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Provider competition and over-utilization in health care

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  • Jan Boone

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  • Rudy Douven

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    Abstract

    This paper compares the welfare effects of three ways in which health care can be organized: no competition (NC), competition for the market (CfM) and competition on the market (CoM) where the payer offers the optimal contract to providers in each case. We show that CfM is optimal if the payer either has contractible information on provider quality or can enforce cost efficient protocols. If such contractible information is not available NC or CoM can be optimal depending on whether patients react to decentralized information on quality differences between providers and whether payer’s and patients’ preferences are aligned.

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    File URL: http://www.cpb.nl/sites/default/files/publicaties/download/cpb-discussion-paper-275-provider-competition-and-over-utilization-health-care.pdf
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    Bibliographic Info

    Paper provided by CPB Netherlands Bureau for Economic Policy Analysis in its series CPB Discussion Paper with number 275.

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    Date of creation: Apr 2014
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    Handle: RePEc:cpb:discus:275

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    1. Chalkley, Martin & Malcomson, James M, 1998. "Contracting for Health Services with Unmonitored Quality," Economic Journal, Royal Economic Society, Royal Economic Society, vol. 108(449), pages 1093-1110, July.
    2. Martin Gaynor & Deborah Haas-Wilson & William B. Vogt, 1998. "Are Invisible Hands Good Hands? Moral Hazard, Competition, and the Second Best in Health Care Markets," NBER Working Papers 6865, National Bureau of Economic Research, Inc.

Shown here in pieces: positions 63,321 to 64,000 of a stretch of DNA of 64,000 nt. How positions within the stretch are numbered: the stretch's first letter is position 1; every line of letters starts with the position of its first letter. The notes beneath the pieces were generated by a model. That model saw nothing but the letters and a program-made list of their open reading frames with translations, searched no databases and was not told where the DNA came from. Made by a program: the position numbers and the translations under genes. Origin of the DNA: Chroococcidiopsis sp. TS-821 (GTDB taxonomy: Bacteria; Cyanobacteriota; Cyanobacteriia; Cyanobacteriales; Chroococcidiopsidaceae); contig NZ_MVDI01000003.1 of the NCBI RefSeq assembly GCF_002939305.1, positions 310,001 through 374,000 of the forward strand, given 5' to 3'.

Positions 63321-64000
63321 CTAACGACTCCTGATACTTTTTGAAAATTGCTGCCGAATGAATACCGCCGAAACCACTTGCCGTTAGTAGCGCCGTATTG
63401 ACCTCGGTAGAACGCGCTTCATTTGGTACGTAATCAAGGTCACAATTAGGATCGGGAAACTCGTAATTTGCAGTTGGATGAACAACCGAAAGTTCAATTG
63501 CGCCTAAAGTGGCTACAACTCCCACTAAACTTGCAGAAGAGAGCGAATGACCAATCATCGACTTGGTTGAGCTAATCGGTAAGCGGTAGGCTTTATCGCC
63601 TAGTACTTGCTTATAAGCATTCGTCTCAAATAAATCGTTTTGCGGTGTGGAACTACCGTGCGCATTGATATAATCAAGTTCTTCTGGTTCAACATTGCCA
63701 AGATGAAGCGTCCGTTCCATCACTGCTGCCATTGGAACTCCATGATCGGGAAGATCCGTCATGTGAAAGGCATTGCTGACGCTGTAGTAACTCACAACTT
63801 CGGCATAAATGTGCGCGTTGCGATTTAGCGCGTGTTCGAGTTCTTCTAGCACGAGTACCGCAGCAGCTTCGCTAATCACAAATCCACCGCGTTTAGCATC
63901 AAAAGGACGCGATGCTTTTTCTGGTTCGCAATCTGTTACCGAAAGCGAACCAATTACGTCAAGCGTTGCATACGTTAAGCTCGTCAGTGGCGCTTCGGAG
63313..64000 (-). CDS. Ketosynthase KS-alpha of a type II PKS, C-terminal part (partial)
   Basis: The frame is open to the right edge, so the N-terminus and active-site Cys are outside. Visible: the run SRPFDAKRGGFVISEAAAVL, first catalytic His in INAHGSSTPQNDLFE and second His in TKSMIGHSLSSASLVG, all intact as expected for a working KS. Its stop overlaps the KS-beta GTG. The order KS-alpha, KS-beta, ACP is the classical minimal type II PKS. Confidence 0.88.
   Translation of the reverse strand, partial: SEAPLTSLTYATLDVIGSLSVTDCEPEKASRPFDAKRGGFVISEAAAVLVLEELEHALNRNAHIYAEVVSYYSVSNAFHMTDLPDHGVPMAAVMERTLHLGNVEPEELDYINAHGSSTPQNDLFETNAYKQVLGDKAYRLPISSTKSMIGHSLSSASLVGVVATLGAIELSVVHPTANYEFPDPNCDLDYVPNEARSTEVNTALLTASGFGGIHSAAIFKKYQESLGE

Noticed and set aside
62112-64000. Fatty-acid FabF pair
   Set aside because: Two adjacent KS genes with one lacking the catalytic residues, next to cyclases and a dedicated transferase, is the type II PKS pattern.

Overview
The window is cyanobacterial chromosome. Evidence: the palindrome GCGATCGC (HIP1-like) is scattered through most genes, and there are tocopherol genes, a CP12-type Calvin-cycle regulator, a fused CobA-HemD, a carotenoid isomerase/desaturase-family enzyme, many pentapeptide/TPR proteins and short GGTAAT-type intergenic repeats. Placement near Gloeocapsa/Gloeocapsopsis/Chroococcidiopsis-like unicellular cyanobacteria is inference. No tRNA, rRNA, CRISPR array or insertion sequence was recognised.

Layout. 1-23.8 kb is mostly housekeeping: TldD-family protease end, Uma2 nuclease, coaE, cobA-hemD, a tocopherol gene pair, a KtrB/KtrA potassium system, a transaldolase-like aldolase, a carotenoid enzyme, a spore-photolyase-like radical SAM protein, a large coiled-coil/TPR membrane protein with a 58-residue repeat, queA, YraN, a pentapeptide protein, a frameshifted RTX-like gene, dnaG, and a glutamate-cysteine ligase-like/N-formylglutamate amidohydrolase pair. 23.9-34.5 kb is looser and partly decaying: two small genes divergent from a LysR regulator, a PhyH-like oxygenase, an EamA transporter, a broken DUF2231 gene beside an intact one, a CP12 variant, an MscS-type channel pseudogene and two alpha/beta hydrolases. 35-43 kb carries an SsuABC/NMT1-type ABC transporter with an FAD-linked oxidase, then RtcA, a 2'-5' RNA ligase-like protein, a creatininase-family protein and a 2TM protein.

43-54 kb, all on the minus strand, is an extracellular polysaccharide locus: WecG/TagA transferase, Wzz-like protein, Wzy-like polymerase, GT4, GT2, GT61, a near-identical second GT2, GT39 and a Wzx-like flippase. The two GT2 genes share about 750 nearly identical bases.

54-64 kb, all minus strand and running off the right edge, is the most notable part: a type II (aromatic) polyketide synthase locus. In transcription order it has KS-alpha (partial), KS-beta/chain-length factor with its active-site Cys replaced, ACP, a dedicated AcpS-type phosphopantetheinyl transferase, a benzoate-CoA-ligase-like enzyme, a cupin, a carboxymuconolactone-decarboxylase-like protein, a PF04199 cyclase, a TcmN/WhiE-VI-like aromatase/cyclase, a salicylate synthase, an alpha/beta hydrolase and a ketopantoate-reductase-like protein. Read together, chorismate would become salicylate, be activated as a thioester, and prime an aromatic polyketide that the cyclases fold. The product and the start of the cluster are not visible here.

3. David Cutler, 2006. "The Economics of Health System Payment," De Economist, Springer, Springer, vol. 154(1), pages 1-18, 03.
    4. van de Vijsel, Aart R. & Engelfriet, Peter M. & Westert, Gert P., 2011. "Rendering hospital budgets volume based and open ended to reduce waiting lists: Does it work?," Health Policy, Elsevier, Elsevier, vol. 100(1), pages 60-70, April.
    5. Mougeot, Michel & Naegelen, Florence, 2005. "Hospital price regulation and expenditure cap policy," Journal of Health Economics, Elsevier, Elsevier, vol. 24(1), pages 55-72, January.
    6. Amitabh Chandra & Jonathan Skinner, 2012. "Technology Growth and Expenditure Growth in Health Care," Journal of Economic Literature, American Economic Association, American Economic Association, vol. 50(3), pages 645-80, September.
    7. Pope, Devin G., 2009. "Reacting to rankings: Evidence from "America's Best Hospitals"," Journal of Health Economics, Elsevier, Elsevier, vol. 28(6), pages 1154-1165, December.
    8. Jean-Jacques Laffont & Jean Tirole, 1993. "A Theory of Incentives in Procurement and Regulation," MIT Press Books, The MIT Press, The MIT Press, edition 1, volume 1, number 0262121743, December.
    9. Eric Maskin, 1998. "Nash Equilibrium and Welfare Optimality," Harvard Institute of Economic Research Working Papers, Harvard - Institute of Economic Research 1829, Harvard - Institute of Economic Research.
    10. Marie Allard & Pierre Thomas Léger & Lise Rochaix, 2004. "Provider Competition in a Dynamic Setting," Cahiers de recherche 04-07, HEC Montréal, Institut d'économie appliquée.
    11. Giuffrida, Antonio & Gravelle, Hugh, 2001. "Inducing or restraining demand: the market for night visits in primary care," Journal of Health Economics, Elsevier, Elsevier, vol. 20(5), pages 755-779, September.
    12. Palfrey, Thomas R & Srivastava, Sanjay, 1991. "Nash Implementation Using Undominated Strategies," Econometrica, Econometric Society, Econometric Society, vol. 59(2), pages 479-501, March.
    13. Erik Schut & Stéphane Sorbe & Jens Høj, 2013. "Health Care Reform and Long-Term Care in the Netherlands," OECD Economics Department Working Papers 1010, OECD Publishing.
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